The Bristol Bay region of Southwest Alaska is home to the two largest sockeye salmon runs left in the world.
It’s also the site of the second largest combined deposit of copper, gold, and molybdenum ever discovered, worth more than $300 billion dollars.
Two mining companies want to get in on Bristol Bay.
Travis Rummel directed the documentary Red Gold, about the proposed Pebble Mine.
RUMMEL: Hey Ashley. Thanks for having me.
AHEARN: So, talk to me about this place. I’ve never been to Bristol Bay.
RUMMEL: It truly is a magical place. It’s a fully functioning ecosystem where the foundation is laid by salmon returning every year and supporting grizzly bears and bald eagles and an incredible rainbow trout fishery and it’s a wilderness, there’s no roads, there’s not a lot of people and the people that do live there live very much in harmony with the salmon resource that is kind of only found in Bristol Bay.
AHEARN: Tell me about these companies. Who are they and what are they after?
RUMMEL: They’re after what could be the largest discovery ever of gold and copper and molybdenum and they’re foreign companies the junior mining company Northern Dynasty is out of Vancouver and they were kind of the first to get up there and establish this plot and then they brought in Anglo-American, which is the second or third largest multi-national mining company in the world, and together they formed the Pebble Partnership and the Pebble Partnership has spent the last 5-6 years out there exploring it and they actually haven’t found the limits of the deposit yet. There’s wilderness. There’s no roads. There’s no power. And the project is huge. It would require as much power as the city of Anchorage and a huge pipeline and a 90 mile road and a deep sea port and they say they want to do it responsibly but when you look at the track record of this type of deposit of copper sulfide and the way of extracting it, which is an open pit, it doesn’t bode well.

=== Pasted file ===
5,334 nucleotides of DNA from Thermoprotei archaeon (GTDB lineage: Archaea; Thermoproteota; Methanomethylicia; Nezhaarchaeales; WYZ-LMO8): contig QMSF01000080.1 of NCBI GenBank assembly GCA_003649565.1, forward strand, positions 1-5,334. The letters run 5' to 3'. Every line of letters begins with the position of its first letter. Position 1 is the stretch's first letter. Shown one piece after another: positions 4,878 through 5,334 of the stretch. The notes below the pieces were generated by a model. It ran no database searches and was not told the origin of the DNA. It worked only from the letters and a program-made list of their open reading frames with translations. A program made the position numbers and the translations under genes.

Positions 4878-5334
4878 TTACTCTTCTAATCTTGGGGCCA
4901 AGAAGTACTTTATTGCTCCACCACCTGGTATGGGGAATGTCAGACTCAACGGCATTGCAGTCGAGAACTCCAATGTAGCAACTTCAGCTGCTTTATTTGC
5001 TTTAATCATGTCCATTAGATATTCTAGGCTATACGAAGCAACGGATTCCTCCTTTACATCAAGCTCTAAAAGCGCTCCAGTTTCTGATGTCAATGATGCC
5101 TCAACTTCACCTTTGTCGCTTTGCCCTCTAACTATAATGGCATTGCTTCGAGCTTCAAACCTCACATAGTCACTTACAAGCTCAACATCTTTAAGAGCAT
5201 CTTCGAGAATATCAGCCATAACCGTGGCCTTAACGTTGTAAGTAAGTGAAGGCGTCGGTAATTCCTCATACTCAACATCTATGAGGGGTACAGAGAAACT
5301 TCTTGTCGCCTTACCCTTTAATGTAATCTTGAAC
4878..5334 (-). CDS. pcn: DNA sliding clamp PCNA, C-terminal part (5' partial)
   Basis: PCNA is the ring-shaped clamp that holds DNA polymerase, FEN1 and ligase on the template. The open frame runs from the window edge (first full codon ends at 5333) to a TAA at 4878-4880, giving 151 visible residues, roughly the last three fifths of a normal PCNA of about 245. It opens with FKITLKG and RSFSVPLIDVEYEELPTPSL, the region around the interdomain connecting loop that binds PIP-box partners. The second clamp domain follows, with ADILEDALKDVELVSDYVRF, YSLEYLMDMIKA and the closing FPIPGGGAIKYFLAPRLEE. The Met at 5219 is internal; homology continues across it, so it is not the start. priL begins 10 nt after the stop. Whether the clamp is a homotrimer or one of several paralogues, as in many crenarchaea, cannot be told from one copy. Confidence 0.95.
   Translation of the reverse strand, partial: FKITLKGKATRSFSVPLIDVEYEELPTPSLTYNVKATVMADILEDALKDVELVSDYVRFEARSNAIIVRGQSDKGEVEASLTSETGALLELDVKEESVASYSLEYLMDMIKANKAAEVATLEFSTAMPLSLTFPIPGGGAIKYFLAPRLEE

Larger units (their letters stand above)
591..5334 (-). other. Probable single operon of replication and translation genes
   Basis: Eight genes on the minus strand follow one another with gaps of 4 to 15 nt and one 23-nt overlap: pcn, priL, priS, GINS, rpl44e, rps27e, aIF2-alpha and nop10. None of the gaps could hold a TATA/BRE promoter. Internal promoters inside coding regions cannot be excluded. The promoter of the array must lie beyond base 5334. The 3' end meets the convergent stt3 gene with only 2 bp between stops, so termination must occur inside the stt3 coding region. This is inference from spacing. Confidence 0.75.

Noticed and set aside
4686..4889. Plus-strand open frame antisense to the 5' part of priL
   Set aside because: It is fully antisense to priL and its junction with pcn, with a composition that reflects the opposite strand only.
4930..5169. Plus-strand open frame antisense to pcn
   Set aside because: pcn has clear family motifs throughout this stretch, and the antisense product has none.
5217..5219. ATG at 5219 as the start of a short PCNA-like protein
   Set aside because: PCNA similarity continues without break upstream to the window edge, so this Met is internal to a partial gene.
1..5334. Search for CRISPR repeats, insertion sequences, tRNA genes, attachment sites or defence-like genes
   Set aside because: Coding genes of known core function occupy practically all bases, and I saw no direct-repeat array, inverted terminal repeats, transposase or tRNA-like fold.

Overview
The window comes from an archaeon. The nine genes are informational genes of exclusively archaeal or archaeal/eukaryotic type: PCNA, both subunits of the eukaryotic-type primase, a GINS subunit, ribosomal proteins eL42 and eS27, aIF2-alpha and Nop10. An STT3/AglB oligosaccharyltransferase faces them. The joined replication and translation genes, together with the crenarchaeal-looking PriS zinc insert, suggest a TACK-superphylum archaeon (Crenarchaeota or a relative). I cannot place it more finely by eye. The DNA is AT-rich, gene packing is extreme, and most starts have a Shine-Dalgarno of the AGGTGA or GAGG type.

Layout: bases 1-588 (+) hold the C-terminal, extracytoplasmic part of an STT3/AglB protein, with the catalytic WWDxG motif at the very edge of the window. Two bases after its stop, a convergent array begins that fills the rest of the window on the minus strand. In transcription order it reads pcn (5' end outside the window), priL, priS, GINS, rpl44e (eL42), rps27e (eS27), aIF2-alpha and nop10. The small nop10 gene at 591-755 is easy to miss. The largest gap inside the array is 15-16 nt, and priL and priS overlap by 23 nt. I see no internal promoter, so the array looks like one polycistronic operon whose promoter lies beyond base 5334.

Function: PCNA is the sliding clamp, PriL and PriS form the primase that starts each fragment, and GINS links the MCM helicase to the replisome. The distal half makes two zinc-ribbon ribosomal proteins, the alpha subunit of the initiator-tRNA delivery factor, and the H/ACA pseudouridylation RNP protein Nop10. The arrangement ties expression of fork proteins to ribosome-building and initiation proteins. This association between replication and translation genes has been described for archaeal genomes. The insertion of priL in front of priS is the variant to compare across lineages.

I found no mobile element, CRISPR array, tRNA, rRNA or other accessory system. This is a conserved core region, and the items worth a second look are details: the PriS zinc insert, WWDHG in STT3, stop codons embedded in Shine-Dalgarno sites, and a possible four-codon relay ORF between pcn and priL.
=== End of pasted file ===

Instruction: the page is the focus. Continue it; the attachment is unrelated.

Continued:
AHEARN: One of the things I respected about the way you put together this documentary is that you really worked in the voices of mining companies and those are hard people to get to talk to you usually.
RUMMEL: Yeah, it’s important to us, even though we were hired by Trout Unlimited Alaska, which is advocating for no mining in Bristol Bay, it was really important to get both sides and really let the audience decide and present it unbiased to the audience and give them credit and make up their mind. And the mining company was gracious enough to get us on the mine site and talk to us and we tried to be as even as we could in providing them a platform to get their message out and kind of let the public decide what they value more: is it gold and copper or is it salmon? And in researching it, it’s really hard to have both, especially in a place like Bristol Bay.
The film was presented Monday in Seattle. Here’s where it’s going next:
Wednesday Oct. 19, 7 p.m. Baghdad Theater 3702 SE Hawthorne Blvd. Portland
Friday, Oct. 21, 7 p.m. The Arts Center 700 SW Madison Avenue Corvallis
AHEARN: Travis tell me about the production process. How long were you up there? How long were you in the field and how many hours of footage did you come back with?